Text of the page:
Silence echoed from our tent the morning of July 3rd as Brooke and Matt rustled about the campsite. Apparently, snoozing was all Dustin and I worried about since we slept three hours longer than Brooke and Matt. I sure hope we enjoyed it, because that was the last morning we overslept. Feeling a tad guilty for indulging in extra zzz’s, Dustin and I hurried to shower, pack and grub. The campsite was relatively quiet which provided for a nice morning at camp.
Well fed and well rested, we decided a day exploring Glenwood Springs, and chats with the locals were in order. Appeasing our gear fixation, we spent hours in the gear shop. Dustin, which many of you know is not a thrifty shopper, actually found some luck at the sale racks. Unfortunately, it was not quite the stroke of luck he thought it was. For those that don’t know, I have a desperate longing for an Arcteryx Alpha rain jacket. Dustin has pish poshed the idea of me obtaining one of these saying it is an unnecessary extravagance (he’s one to talk about that!). Imagine my reaction when I walk downstairs to see him examining a high caliber rain jacket, a Millet. Cooing over the bottom dollar price tag, Matt and Dustin say to me it is a steal to get it for $18.00. I scoffed at the notion the jacket was 18 bucks, but encouraged that if it was, he should indeed buy it, all the while cursing under my breath about a high quality rain jacket being unnecessary. It didn’t take him long to make the decision to purchase, and for me to go over and examine it closely, hoping to see a reason for him not to buy it. Envy I know is wrong, but I wanted a rain jacket in the first place! Glancing at the tag to read a little more about the jacket’s water repelling abilities, I notice the price tag. Oh, $18, eh? Rain jacket envy clouded Dustin’s vision because the tag did not read $18.00, rather there was an extra number stuck in there, a seven. Now with a leg to stand on, I mention how extravagant of a purchase a rain jacket of that price is, but the argument falls on deaf ears. No matter the price, Dustin believed he found a steal. I fell silent, and returned to my fruitless quest of trying to find a “steal” for myself.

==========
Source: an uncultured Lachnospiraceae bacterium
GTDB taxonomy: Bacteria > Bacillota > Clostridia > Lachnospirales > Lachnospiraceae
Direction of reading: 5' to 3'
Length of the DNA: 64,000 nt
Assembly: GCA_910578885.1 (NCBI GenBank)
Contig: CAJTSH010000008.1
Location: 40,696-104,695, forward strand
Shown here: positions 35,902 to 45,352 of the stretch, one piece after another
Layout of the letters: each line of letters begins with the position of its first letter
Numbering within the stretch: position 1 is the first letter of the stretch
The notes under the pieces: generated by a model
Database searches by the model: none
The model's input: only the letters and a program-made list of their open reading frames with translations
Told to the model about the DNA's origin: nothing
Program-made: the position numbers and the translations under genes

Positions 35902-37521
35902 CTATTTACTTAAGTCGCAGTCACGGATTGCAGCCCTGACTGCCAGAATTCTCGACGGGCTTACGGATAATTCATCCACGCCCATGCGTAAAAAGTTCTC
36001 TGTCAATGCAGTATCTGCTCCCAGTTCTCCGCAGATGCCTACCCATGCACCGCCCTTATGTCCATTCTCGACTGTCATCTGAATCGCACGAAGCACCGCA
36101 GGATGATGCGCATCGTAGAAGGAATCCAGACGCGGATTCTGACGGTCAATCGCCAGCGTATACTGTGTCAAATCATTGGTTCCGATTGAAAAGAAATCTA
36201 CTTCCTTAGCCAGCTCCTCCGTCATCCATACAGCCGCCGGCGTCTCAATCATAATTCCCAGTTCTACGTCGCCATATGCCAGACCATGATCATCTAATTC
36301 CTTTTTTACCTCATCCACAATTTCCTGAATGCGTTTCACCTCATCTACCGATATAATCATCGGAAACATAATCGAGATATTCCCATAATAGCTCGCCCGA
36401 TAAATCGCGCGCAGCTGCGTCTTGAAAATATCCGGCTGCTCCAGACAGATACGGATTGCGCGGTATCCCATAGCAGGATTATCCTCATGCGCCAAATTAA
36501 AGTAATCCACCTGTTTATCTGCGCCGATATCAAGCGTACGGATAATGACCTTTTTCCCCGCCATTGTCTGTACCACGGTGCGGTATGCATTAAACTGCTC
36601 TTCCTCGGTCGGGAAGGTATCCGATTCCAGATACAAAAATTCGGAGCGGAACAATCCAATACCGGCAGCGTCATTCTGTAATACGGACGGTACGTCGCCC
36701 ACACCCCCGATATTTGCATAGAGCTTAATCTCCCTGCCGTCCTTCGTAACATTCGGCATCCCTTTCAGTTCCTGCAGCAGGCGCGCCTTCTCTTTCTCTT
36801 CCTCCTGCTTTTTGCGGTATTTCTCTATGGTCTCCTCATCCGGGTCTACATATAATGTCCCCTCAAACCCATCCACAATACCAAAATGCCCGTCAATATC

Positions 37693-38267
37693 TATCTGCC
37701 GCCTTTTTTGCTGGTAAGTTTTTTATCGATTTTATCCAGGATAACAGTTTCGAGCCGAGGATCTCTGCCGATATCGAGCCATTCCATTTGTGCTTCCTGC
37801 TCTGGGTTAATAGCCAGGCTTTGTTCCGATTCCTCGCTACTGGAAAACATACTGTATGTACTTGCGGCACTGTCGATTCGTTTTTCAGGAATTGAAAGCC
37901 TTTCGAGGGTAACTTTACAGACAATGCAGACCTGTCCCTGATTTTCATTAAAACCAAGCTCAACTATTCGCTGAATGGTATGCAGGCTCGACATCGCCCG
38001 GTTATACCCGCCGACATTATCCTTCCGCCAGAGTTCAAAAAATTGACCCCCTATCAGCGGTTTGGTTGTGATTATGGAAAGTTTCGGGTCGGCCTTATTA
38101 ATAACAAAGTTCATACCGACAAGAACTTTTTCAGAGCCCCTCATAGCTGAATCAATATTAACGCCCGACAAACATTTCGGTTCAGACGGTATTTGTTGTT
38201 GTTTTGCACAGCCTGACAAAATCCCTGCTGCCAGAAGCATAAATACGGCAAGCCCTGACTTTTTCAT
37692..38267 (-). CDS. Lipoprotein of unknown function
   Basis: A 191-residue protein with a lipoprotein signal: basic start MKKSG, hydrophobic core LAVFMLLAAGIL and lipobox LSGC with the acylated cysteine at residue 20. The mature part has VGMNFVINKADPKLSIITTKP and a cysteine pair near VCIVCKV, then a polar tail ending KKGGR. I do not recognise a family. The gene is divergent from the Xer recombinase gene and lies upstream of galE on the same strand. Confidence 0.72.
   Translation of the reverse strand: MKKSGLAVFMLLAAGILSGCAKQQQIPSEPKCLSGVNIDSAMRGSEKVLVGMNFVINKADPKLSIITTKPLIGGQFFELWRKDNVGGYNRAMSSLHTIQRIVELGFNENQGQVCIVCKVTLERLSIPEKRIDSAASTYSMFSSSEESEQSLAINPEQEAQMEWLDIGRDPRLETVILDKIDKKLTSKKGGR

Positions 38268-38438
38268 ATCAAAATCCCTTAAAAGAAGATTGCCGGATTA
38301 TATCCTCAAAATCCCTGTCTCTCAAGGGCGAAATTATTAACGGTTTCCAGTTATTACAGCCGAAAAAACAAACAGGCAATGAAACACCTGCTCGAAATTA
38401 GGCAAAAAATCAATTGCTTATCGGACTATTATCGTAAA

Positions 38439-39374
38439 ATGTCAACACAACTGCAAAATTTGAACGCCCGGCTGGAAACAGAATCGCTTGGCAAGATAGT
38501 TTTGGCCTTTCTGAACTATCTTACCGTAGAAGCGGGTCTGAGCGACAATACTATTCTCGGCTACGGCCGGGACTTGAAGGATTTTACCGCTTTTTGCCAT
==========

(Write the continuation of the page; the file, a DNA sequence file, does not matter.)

The day of extravagance continued as we headed to the fly shop to purchase yet more flies, material and a guide trip. Green drakes at dark thirty was the mantra, so we loaded up on those. Now, in the crabbiest of moods (I don’t like to spend money), we allowed Crystal River to lead us away from civilization and money spending opportunities. Aimed with no clue where to go, we saw a sign for Avalanche Campground and headed that way. At the end of the road, a full campsite awaited us. Conversations with the locals and a Forestry employee helped us to decide to hike into the Maroon-Bells Snowmass Wilderness. The trail followed Avalanche Creek, which Dustin and I hoped held some Brookies that were hungry. However, with the melt off just wrapping up, the creek was raging. Indicators were washed under, and dries didn’t have a chance of staying that way. Being late in the afternoon with a 6 mile hike ahead of us, we decide to head back to camp. After all, we were doing exactly what Matt said he did not want to do…journeying off on a high elevation, steep gradient hike before we were acclimated.
After getting settled at the campground, Dustin and I headed to the Crystal River (near the hot springs) to wet a line. Again here, the water was ferocious, but fishable. Unfortunately, while the water was fishable, the fish weren’t gulping. Admitting defeat, we ran into some locals that frequent this spot year after year; they also have walked away empty handed every time. Heading back to camp disappointment was thick in the cab of the truck, only one fish had found the end of my line. As if Mother Nature understood our grief she blessed with a beautiful clear and starry night in our canyon campsite. Tonight marked the first night Dustin and I were able to go topless (rain fly topless that is), and oh what a wondrous night of sleep welcomed us.
Wishing I was still in that canyon,